A new review, Better Health and Care for All, has highlighted evidence on the realities of health and social care services for people with learning disabilities.
Published by the National Institute for Health Research (NIHR), the review looks at research evidence, and brings together 23 published studies funded by the NIHR examining aspects of health and social care services for the more than one million people in the UK with a learning disability.
People with learning disabilities have poorer health and die earlier than the general population and work is needed to improve how health and social care services are organised and delivered to people with learning disabilities, says NIHR.
The review considers the evidence produced by studies in four key areas of health and care:
- Identifying health risks.
- Keeping well in the community.
- Staying well and safe in hospital.
- Supporting positive behaviour.
It also identifies studies that have been especially good at involving people with learning disabilities in the research.
Better Health and Care for All has found that:
- Little more than half of people with learning disabilities are having annual health checks with their GP, even though research shows that these checks can improve their health and care, and address health problems that may result in hospital admissions and poor health in the long term.
- People with learning disabilities have poorer health than the general population and are more likely to be admitted to hospitals as emergency cases – research shows this is five times greater for conditions like urinary infections which could be prevented by better community and primary health care.
- Swallowing problems are common among people with learning disabilities and put them at risk of respiratory infections, including pneumonia, and can create an increased risk of emergency hospitalisation. Health checks and GPs assessing the need for meal-time support could reduce these risks.
- Depression and anxiety are more common in people with learning disabilities than the general population. Two studies show that it is possible to adapt interventions for low-mood and anxiety, including input from the person’s usual carers.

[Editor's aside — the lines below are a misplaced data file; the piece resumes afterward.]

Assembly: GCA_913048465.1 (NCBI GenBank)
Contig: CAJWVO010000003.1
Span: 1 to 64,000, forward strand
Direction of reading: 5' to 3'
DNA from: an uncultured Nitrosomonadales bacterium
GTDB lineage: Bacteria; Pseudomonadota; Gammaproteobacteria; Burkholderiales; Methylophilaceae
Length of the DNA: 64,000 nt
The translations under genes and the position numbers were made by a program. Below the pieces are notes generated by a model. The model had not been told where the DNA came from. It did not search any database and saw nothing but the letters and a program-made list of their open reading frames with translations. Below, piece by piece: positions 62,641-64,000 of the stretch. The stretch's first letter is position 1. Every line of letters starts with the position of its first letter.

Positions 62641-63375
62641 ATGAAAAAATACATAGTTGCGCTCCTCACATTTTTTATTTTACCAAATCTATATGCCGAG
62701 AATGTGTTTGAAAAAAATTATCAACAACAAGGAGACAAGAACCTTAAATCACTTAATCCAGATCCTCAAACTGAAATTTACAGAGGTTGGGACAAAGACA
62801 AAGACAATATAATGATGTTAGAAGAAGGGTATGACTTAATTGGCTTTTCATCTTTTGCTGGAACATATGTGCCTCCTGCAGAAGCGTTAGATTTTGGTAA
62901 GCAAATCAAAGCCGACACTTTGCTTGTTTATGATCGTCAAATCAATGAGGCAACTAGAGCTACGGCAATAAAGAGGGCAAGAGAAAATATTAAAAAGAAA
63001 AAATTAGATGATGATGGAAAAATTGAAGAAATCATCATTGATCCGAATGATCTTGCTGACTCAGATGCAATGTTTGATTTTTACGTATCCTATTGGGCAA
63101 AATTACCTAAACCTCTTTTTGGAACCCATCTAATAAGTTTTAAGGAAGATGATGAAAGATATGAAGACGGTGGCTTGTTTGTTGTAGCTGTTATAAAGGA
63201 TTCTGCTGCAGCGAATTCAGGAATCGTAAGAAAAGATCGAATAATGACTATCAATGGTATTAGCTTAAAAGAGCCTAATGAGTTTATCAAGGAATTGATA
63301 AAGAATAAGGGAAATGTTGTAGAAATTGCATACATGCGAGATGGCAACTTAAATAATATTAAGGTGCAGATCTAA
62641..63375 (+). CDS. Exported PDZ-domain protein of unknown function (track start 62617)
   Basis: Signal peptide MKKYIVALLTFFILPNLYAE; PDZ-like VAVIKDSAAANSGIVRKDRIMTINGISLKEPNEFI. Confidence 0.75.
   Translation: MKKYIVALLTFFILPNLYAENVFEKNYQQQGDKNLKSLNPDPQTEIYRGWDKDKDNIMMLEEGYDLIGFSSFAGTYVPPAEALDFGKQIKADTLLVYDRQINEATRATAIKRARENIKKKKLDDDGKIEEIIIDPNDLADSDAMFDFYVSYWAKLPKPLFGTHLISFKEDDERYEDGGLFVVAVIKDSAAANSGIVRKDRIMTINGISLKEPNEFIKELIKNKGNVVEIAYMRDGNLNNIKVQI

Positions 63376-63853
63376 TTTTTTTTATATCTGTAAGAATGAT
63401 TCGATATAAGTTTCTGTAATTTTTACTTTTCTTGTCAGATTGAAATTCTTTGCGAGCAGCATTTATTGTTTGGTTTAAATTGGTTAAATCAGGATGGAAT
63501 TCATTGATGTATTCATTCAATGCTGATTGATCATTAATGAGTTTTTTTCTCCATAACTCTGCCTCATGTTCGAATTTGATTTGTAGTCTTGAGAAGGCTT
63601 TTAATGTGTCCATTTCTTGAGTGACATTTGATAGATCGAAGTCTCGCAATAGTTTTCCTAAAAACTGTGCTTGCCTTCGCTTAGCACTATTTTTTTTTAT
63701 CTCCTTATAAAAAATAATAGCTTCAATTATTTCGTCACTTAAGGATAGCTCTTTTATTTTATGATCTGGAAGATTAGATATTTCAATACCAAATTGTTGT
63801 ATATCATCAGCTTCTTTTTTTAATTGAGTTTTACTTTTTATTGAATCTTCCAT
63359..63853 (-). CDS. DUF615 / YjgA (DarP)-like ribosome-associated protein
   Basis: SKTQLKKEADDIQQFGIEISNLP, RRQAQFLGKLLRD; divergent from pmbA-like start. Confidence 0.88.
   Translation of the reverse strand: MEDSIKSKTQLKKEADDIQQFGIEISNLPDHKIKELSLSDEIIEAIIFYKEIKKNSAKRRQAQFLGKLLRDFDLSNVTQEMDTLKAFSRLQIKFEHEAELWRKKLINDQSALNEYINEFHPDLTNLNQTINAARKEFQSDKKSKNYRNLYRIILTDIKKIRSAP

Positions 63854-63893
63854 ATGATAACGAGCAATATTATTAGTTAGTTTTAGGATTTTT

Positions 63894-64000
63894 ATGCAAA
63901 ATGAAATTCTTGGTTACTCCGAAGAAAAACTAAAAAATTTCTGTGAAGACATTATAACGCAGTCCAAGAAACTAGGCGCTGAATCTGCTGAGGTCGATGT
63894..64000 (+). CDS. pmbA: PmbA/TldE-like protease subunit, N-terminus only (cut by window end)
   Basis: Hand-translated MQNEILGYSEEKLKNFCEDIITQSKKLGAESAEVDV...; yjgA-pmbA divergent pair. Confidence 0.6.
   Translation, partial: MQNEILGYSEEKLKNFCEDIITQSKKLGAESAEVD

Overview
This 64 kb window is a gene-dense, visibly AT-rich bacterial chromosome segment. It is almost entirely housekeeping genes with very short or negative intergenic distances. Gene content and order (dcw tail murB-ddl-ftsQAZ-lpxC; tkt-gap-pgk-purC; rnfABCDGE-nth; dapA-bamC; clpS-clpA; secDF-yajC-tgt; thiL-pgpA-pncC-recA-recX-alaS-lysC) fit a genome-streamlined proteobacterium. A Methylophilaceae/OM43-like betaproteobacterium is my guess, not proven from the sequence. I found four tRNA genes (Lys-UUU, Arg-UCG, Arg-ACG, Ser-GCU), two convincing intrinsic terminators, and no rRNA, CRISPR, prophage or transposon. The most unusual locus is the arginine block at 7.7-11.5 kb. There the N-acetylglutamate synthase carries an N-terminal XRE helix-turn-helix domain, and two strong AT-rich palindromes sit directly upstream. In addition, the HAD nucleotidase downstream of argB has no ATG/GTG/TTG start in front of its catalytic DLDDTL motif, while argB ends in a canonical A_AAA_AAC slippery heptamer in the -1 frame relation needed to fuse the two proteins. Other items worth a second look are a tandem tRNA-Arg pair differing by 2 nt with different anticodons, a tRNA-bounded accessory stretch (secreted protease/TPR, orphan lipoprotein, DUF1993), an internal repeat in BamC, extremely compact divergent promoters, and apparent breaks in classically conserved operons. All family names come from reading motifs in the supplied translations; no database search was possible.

- General hospitals vary greatly in how well they identify and make adjustments for patients with learning disabilities. Many hospitals lack systems to effectively flag-up patients with learning disabilities, and family carers are often not involved in care processes. Learning disability nurses were found to make valued contributions to care.
- Some people with learning disabilities exhibit behaviour that challenges. Initial small studies found that person-centred approaches made a difference, but larger trials showed little effect. One study reduced challenging behaviour by two thirds when staff were supported to find better ways of engaging and working with residents. This is important as other research showed only one third of people in community group homes got good support to stay active and social.
Dr Jean O’Hara, former National Clinical Director for Learning Disabilities at NHS England, said, 'We know that people with learning disabilities still experience poorer health outcomes and are more disadvantaged than others. This is why we have made reducing health inequalities and improving quality of care for people with learning disabilities one of the top priorities in the NHS Long Term Plan….[research] evidence can give us insights into the services and support needed for every individual to have the best chance of living a full and happy life.'
Better Health and Care for All is available to download from the NIHR website.